For  God,  Queen  and  Country

For  God,  Queen  and  Country


Forty odd years since that day,
In a dry paddy of rice,
‘Ted’ Lloyd wrapped in green plastic,
Paying the supreme sacrifice. 

Home town’s folk, in ‘The Coalfields’,
Lining Kurri Kurri’s main street;
Sea of flowers and tears,
Mourners marched to drum beat. 

And in the tragic cortège,
Parents led the black line;
Nothing but memories,
Thanks to a ‘Jumping Jack’ mine. 

Hanging above the main bar,
In that old pub on the hill,
I now see his young photo,
Some here remember him still. 

Ambling through his graveyard,
Inscriptions hid any pain;
Which others were cheated?
How many lie here in vain? 

Golden words, long faded,
Tombstone leans slightly to one side:
‘For God, Queen and Country!’
Supposedly for them, he had died. 

Unreal from our view,
Images of ‘Outback’ and beaches,
Paint a false history,
Ignoring all that it teaches. 

One century now passed,
Since Australia first went to war;
Repeated every few years,
Since we first fought the Boer. 

Scenes revealed on a screen,
Revolutions break out again;
Beijing, Bangkok and Timor,
And both Gulf Wars were insane.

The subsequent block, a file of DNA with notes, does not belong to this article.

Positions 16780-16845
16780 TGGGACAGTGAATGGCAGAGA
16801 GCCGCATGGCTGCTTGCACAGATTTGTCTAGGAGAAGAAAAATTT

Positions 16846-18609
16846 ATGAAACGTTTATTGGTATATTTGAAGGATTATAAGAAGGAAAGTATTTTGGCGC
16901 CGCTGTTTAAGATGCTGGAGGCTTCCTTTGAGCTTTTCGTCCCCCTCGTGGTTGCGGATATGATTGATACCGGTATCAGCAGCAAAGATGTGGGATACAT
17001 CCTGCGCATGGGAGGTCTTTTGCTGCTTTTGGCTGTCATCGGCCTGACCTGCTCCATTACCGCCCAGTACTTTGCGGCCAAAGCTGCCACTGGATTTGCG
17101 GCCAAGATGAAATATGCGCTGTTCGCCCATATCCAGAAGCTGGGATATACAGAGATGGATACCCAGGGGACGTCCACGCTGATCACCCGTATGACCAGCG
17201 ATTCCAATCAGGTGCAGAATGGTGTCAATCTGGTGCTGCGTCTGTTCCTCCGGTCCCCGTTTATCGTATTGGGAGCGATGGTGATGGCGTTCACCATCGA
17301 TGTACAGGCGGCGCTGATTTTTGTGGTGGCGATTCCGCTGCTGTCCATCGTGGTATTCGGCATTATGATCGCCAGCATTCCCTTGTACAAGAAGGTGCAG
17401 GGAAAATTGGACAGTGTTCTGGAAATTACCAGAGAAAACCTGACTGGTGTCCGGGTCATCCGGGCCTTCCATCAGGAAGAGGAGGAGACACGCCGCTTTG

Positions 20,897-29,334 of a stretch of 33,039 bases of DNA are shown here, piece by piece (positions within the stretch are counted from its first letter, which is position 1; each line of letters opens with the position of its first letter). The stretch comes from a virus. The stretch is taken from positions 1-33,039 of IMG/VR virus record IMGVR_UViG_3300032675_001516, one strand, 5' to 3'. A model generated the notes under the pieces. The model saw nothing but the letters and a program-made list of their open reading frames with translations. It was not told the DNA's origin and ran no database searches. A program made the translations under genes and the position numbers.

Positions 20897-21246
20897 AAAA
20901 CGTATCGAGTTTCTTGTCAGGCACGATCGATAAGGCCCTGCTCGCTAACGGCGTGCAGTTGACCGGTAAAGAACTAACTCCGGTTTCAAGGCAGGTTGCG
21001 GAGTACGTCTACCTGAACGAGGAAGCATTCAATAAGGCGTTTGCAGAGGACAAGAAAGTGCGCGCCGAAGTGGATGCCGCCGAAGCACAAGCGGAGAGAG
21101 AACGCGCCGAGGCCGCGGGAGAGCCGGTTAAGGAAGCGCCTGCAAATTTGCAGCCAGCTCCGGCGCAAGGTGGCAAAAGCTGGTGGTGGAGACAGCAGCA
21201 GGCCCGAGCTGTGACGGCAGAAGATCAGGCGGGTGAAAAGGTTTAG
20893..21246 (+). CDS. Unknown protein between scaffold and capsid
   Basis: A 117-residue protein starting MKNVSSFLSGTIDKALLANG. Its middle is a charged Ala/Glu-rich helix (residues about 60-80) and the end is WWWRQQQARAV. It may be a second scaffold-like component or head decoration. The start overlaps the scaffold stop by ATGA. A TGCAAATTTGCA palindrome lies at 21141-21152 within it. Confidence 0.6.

Bin Laden’s al-Qaeda,
Are promoting their terrorist cause,
And whilst Iraq seemed so distant,
Bali was quite close to our shores! 

A jungle camp at Canungra,
Aids a potential close threat;
Training troops from our neighbour,
Let’s hope, with no long-term regret. 

When the winds of war, come once more,
Who will stand next here in line?
To die ‘For God, Queen and Country!’
Will it be your son, or mine?


©

 

      Richard Lloyd was a first grade cricketer in Kurri Kurri. His army mates nicknamed him ‘Ted’ after the English cricket team’s captain Ted Dexter. This is a tribute poem to ‘Ted’ Lloyd whose death was the first of more than 100 Australians, victims of mines planted on ‘The Fence’, in Phuoc Tuy Province, South Vietnam (see poem under that title).        

                                                    “We die only once! And for such a long time!”                                                                                                                                                                         -  Jean Baptiste Molière, 1670. 

                                         “Old soldiers never die! … No! . Only the young ones do!”  -  Anon.